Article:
A recent report has found that the number of small charities merging is on the rise. The annual Good Merger Index published by Eastside Primetimers showed that between 1 May 2020 and 30 April 2021, 77 mergers took place which involved 166 charitable organisations. Whilst this was a relatively small sample size the index did say that this was the highest number of mergers recorded within the last eight editions of the index.
Why are the mergers taking place?
A popular school of thought as to the reason for these mergers between smaller organisations is due to financial distress. Research from the report suggests that the mergers were often financially motivated rather than a strategic move.
£33.1m was the value of the top three mergers within this time frame, which is a significant (£88.2m) decrease from the year before. The total value of income transferred via mergers decreased by over £100m compared to the previous year (£62m compared to £176m previously). This evidence strongly suggests that fewer mergers have taken place among larger organisations and more have taken place between smaller organisations. The pandemic and other economic factors in recent years have made it more difficult for smaller organisations resulting in greater merger activity in order to survive. Whereas larger organisations that are better able to manage the economic storm can either stop or defer plans resulting in the reduction of more complex merger activity.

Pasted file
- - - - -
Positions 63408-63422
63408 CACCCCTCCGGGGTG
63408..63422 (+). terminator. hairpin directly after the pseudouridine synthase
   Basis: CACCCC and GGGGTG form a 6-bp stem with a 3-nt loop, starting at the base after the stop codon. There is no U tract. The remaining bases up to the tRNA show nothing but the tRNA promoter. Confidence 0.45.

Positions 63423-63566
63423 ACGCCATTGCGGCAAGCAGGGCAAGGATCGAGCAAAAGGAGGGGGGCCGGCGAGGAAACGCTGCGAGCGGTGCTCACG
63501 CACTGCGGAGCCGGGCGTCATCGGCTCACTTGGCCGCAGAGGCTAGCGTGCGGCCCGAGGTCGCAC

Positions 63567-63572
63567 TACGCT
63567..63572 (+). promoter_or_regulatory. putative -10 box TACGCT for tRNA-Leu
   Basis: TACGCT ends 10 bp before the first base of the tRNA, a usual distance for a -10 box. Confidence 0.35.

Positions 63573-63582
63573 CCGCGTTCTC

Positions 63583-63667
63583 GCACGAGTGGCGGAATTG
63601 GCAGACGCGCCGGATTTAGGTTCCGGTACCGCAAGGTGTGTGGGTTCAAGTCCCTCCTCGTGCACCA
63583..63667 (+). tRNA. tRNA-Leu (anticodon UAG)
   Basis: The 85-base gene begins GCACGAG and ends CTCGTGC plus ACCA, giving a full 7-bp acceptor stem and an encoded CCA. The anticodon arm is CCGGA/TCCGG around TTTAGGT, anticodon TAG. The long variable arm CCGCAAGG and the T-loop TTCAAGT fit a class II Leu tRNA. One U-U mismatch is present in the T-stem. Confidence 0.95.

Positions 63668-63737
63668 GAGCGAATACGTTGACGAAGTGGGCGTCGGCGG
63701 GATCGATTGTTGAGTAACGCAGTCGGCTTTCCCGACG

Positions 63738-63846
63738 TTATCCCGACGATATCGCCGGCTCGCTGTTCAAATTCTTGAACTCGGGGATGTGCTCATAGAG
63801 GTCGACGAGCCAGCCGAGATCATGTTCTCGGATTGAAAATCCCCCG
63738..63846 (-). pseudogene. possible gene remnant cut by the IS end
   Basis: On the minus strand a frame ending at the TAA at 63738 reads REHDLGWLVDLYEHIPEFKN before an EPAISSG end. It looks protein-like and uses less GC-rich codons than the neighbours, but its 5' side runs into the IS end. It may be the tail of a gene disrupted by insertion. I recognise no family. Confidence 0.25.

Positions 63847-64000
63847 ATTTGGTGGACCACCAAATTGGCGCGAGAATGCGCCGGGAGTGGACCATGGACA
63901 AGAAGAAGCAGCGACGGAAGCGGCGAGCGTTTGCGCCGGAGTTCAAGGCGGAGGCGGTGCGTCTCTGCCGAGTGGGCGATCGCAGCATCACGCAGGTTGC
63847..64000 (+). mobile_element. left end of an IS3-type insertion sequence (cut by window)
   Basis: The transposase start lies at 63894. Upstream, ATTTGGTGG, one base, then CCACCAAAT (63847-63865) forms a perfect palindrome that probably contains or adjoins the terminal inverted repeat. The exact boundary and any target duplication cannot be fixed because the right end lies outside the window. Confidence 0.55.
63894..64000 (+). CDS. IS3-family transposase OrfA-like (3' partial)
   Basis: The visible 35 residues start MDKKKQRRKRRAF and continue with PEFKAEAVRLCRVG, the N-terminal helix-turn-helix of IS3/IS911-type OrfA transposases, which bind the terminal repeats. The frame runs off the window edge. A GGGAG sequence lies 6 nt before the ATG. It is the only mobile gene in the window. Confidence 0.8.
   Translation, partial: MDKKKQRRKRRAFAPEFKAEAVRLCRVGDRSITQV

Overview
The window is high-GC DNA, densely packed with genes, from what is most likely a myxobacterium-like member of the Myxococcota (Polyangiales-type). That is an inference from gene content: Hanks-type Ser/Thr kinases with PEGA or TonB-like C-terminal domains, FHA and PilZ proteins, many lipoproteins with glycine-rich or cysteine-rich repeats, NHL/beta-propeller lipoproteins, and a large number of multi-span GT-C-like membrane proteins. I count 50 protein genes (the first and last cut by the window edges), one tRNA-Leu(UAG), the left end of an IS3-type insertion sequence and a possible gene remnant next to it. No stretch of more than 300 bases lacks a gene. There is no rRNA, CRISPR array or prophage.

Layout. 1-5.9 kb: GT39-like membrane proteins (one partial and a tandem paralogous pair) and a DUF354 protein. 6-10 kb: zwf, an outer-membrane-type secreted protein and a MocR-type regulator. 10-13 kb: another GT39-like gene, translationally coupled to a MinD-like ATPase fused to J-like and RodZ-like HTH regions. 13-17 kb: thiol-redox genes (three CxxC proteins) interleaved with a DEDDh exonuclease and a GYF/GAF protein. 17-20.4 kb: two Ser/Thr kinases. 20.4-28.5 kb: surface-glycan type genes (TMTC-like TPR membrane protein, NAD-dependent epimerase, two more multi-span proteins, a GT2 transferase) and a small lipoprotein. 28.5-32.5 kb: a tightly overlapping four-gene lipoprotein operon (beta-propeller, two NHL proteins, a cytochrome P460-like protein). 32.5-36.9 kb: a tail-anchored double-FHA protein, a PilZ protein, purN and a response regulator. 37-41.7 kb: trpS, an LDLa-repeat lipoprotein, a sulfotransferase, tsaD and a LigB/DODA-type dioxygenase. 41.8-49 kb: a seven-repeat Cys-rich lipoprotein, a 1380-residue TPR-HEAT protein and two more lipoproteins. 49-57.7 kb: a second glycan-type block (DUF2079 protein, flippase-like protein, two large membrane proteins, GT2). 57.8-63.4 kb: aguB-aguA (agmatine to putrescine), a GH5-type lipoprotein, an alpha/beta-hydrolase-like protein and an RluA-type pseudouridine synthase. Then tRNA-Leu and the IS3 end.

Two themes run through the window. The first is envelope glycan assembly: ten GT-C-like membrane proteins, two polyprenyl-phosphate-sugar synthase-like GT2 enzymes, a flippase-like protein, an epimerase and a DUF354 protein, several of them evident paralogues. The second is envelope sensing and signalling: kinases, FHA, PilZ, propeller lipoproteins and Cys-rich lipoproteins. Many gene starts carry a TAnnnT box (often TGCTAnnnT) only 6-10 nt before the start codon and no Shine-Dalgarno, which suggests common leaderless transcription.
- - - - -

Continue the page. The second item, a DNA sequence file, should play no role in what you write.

What charities should consider before merging?
If you are considering merging with another charity or not-for-profit organisation then there are a few things you need to consider. Firstly, you need to ensure that merging is going to be a beneficial move for your organisation and you need to weigh up the benefits, costs, barriers and risks of merging. Secondly, you need to have detailed discussions with the organisation you’re merging with about their objectives and any operational synergies that may be achieved as a result. It is vitally important to ensure that each parties’ objectives are compatible. The process of merging should not be rushed as various factors need to be considered by both parties to ensure the merger is beneficial for both. If the merger is not carefully worked through this could cause a divide within the organisation going forward.
If you are considering a merger with another organisation, our experienced Corporate Finance team can advise you through the whole process to ensure that the merger is right for you. At Hawsons we offer a no-obligation free initial meeting to all new clients. Book yours here!
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